Shutdown May Close Daycare for Low-Income Families (VIDEO)

By Stephanie Parkinson - 21Alive

October 9, 2013 Updated Oct 9, 2013 at 5:10 PM EDT

FORT WAYNE, Ind. (21Alive) - The government shutdown is hitting close to home for hundreds of families in the Summit City.

A lack of funding from the federal government is putting Head Start, a nationwide daycare program for low income families, in jeopardy.

"We need the government to choose to go back to work," said Mary Lee Freeze, Director, Head Start.

Head Start is federally funded. So with the government closed the federal grants aren't being issued for this program.

In Fort Wayne, CANI runs Head Start. Each week more than 700 families take advantage of the program.

"The government shutdown isn't affecting us currently. But if it stays shutdown we will have an issue," said Freeze.

The fiscal year for Fort Wayne's program begins November 1. Which means if the government is still closed they won't have the grant money they need to keep the program running.

"The longer it goes the worse it's feeling," said Freeze.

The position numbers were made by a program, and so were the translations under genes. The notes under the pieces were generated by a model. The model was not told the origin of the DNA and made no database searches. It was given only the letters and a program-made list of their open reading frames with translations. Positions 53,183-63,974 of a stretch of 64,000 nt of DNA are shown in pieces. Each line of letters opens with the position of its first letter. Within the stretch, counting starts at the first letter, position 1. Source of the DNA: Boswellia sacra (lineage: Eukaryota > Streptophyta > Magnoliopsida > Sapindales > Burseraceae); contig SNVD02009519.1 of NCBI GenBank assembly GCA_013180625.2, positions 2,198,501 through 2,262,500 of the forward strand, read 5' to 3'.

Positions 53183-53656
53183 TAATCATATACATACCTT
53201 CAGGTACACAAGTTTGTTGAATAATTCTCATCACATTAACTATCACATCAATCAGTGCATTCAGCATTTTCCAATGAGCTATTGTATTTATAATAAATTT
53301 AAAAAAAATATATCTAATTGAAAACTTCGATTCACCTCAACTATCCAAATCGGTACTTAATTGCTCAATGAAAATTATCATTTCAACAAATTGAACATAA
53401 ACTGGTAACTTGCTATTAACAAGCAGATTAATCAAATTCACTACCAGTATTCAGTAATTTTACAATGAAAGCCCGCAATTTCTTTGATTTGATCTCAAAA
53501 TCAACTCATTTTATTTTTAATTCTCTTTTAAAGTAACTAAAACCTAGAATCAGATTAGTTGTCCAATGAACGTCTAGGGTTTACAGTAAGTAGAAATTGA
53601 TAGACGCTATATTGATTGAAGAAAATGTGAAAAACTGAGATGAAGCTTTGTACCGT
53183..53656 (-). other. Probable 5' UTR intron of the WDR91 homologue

If it does close its doors, the hundreds of families who use Head Start will be left with very few options.

"It will be a hardship for them because we're their opportunity for their child," said Freeze.

"This program, if they shut this down it's just like, what would I do?" said Clarice Barlowe, has a daughter in Head Start.

Clarice Barlowe is a mother of two. She's a college student. And one of her daughters requires a lot of her attention, because she has special needs.

"At home it would be more focused on my disabled child, my homework," said Barlowe.

Barlowe also volunteers at Head Start. She says volunteering helped her decide she wants to work toward a career in social work.

The program's director says she was optimistic at first, but is getting more worried about the possibility of having to close. Still she's hopeful lawmakers in Washington will end the shutdown before November 1.

"I don't know what the magic wand is, but I do believe in communication so I think they need to talk to each other and come to some agreement," said Freeze.

But until lawmakers in Washington reach an agreement, Mary Lee and mothers like Clarice are left wondering how much longer the doors will stay open.

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